What To Know About Renting A Helium Tank for Balloons
Planning a big party in the future? Balloons are likely a key component to your decorating plan, no doubt. If that’s true, have you considered renting a helium tank for balloons? If not, you should and there are so many reasons why. The main one: convenience. But here’s what you should know about the process.
Where to ask about renting a helium tank for balloons
The best place to learn more about renting a helium tank for balloons in Denver is to go right to the sources: the balloon store. Most also are in the tank rental business and have everything you need to bring those resources right to the party spot. Tank rental is the way to go especially if you plan on inflating way more balloons than might fit safely in the back seat of your car.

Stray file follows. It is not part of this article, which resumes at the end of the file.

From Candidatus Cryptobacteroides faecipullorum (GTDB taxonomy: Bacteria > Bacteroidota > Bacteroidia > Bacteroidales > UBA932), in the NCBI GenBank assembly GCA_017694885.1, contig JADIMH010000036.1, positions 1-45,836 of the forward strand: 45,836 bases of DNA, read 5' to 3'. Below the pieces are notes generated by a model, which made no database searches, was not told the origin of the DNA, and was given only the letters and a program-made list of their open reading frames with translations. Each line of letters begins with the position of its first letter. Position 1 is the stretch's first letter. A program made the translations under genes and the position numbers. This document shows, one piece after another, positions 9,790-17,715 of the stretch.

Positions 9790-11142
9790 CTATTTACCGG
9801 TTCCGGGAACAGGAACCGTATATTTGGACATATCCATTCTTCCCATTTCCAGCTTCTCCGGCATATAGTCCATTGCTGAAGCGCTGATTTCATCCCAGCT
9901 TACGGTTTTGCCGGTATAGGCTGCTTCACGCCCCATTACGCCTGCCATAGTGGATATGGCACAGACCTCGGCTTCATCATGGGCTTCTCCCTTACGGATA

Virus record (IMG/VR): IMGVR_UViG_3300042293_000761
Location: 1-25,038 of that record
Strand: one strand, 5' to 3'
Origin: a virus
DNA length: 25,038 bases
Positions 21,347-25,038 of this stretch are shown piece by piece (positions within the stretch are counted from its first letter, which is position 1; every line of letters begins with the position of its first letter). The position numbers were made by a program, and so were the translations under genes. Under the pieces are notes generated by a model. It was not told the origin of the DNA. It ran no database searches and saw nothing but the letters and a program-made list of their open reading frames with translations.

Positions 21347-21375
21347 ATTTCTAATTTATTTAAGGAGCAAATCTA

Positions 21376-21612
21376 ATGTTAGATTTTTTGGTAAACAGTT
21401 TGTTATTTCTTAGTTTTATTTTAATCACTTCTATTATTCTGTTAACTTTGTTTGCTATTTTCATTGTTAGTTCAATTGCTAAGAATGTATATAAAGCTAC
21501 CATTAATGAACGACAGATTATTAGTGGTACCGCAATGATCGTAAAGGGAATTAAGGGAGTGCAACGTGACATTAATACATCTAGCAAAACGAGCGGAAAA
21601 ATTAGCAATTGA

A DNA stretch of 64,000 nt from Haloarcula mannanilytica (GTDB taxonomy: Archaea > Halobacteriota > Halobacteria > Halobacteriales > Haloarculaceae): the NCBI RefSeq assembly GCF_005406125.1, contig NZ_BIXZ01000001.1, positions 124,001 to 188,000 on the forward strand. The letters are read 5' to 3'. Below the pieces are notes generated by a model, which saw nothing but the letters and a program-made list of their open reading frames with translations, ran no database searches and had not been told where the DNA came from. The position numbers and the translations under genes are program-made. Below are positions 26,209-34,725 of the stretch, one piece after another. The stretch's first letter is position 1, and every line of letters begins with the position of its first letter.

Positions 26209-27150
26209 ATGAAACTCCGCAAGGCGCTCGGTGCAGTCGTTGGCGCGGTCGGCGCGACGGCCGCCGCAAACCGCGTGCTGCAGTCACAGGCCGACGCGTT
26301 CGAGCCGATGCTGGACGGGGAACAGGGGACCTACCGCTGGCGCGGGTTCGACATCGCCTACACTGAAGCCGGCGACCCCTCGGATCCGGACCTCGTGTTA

Know what size you need
Helium tank rentals are usually offered in several different sizes. Which size best suits your needs comes down to how many balloons you plan to inflate. The largest size tank typically holds just over 200 cubic feet of helium which is enough to inflate 400 latex balloons. The next size down—holding just over 130 cubic feet of helium—will inflate 250 balloons. A 73 cubic foot tank will blow up 130 balloons and the smallest tank size—37 cubic feet—is perfect for inflating 65 latex balloons.
Don’t forget the accessories
The business where you rent the helium tank will ensure that you have all the necessary tank parts. It is important to let them know exactly what your plans are since blowing up latex balloons requires a different nozzle than the mylar balloon type. Some companies even deliver the tank directly to you and offer the convenience of picking it up when you’re done.
Renting a helium tank for balloons and handling it safely
There are a couple of key safety considerations that you should consider when you’re handling your rented tank. Generally helium is a very safe gas but it is stored in the tank under tremendous pressure. Therefore, it’s important to protect the cylinder from sharp objects that could puncture it. You should secure the tank upright in your car and open a window while traveling just in case any of the helium gas escapes en route.